Campus & Community

2004 Harvard Board of Overseers election results

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The president of the Harvard Alumni Association Thursday (June 10) announced the results of the annual election of new members of the Harvard Board of Overseers.

The results were released at the annual meeting of the association following the University’s 353rd Commencement. The five newly elected Overseers are:

Alan D. Bersin (San Diego). He is superintendent of public education for the San Diego Unified School District. Earlier he was the U.S. attorney for the Southern District of California. He is a graduate of Harvard College (1968) and Yale Law School (1974).


Helen M. Blau (Menlo Park, Calif.). She is the Donald E. and Delia B. Baxter Professor and director of the Baxter Laboratory of Genetic Pharmacology at the Stanford University School of Medicine. She received her B.A. from the University of York, England, in 1969, and then continued her studies at Harvard, receiving an A.M. in 1970, and a Ph.D. in molecular biology in 1975.

Ann M. Fudge (New York). She is chairman and chief executive officer of


Young and Rubicam Inc., a global marketing and communications firm. A 1973 graduate of Simmons College, she received an M.B.A. from the Harvard Business School in 1977.

Merrick B. Garland (Washington, D.C.). He has been a judge on the U.S. Court of Appeals for the District of Columbia Circuit since 1997, after serving as principal associate deputy attorney general of the United States. He received his A.B. in 1974 and his J.D. in 1977, both from Harvard. He has served as an Overseer in 2003-04, having been elected in 2003 to complete an unexpired term.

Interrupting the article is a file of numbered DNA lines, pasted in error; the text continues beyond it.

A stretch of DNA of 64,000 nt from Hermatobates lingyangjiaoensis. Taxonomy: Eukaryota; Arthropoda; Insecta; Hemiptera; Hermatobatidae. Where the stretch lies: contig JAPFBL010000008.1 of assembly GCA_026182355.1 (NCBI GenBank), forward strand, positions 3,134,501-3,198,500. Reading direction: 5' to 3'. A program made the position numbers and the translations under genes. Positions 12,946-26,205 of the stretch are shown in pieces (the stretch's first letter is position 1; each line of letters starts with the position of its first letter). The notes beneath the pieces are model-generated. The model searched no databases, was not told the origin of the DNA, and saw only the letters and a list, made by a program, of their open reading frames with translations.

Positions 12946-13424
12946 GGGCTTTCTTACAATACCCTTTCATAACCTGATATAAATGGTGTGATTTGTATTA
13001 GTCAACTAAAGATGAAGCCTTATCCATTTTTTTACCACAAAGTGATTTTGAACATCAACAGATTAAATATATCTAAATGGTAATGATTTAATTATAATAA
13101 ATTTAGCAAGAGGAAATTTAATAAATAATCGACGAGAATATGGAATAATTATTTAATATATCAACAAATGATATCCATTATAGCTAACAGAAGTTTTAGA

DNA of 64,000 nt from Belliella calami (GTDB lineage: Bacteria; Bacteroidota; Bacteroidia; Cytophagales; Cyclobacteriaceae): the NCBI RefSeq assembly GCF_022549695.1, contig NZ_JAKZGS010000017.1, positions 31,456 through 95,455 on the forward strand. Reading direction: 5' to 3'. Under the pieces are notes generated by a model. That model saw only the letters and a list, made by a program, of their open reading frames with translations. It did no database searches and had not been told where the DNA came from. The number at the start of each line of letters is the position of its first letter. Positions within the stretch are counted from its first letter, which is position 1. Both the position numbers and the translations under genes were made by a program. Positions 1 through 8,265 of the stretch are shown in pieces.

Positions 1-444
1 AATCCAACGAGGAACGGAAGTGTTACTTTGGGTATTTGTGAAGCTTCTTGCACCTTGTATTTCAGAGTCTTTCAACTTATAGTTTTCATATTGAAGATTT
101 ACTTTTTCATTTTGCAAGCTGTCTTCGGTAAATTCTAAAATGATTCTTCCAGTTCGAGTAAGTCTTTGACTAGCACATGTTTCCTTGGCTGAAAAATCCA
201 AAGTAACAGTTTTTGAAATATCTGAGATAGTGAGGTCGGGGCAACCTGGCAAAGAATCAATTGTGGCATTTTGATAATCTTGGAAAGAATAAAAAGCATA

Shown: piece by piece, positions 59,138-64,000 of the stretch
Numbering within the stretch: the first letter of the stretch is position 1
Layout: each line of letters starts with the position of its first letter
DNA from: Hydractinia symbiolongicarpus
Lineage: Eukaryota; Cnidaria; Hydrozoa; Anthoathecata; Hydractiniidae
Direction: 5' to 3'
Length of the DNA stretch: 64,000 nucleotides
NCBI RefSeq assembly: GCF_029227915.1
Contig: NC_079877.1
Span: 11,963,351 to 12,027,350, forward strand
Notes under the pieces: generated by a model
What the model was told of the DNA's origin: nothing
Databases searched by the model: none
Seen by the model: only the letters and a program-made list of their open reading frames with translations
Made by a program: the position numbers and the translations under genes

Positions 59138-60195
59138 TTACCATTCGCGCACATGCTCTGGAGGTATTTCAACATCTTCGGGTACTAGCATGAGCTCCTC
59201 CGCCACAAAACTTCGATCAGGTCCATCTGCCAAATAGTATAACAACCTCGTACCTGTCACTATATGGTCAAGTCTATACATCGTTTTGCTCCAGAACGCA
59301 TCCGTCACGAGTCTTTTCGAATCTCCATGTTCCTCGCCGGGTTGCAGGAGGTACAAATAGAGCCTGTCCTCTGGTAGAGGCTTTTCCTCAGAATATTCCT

Thomas F. Stephenson (San Francisco). He has been a partner since 1987 in Sequoia Capital, a leading Silicon Valley-based venture capital firm. He received his A.B. in 1964 and his M.B.A. in 1966, both from Harvard. He received the J.D. from Boston College in 1969.

The five new Overseers were elected for six-year terms. In 2004, there were eight candidates nominated by the Harvard Alumni Association, as prescribed by the election rules. One nominee withdrew shortly before the ballots were mailed


out, to accept a senior administrative position within the University. 31,176 alumni and alumnae cast ballots in the election, representing 14.4 percent of the eligible voters.

The primary function of the Board of Overseers is to encourage the University to maintain the highest attainable standards as a place of learning. Overseers carry out this mission by visiting faculties, departments, and other important programs throughout the University so that they can inform themselves about the quality of teaching, research, and administration and then identify problems and offer advice to faculties and University officials.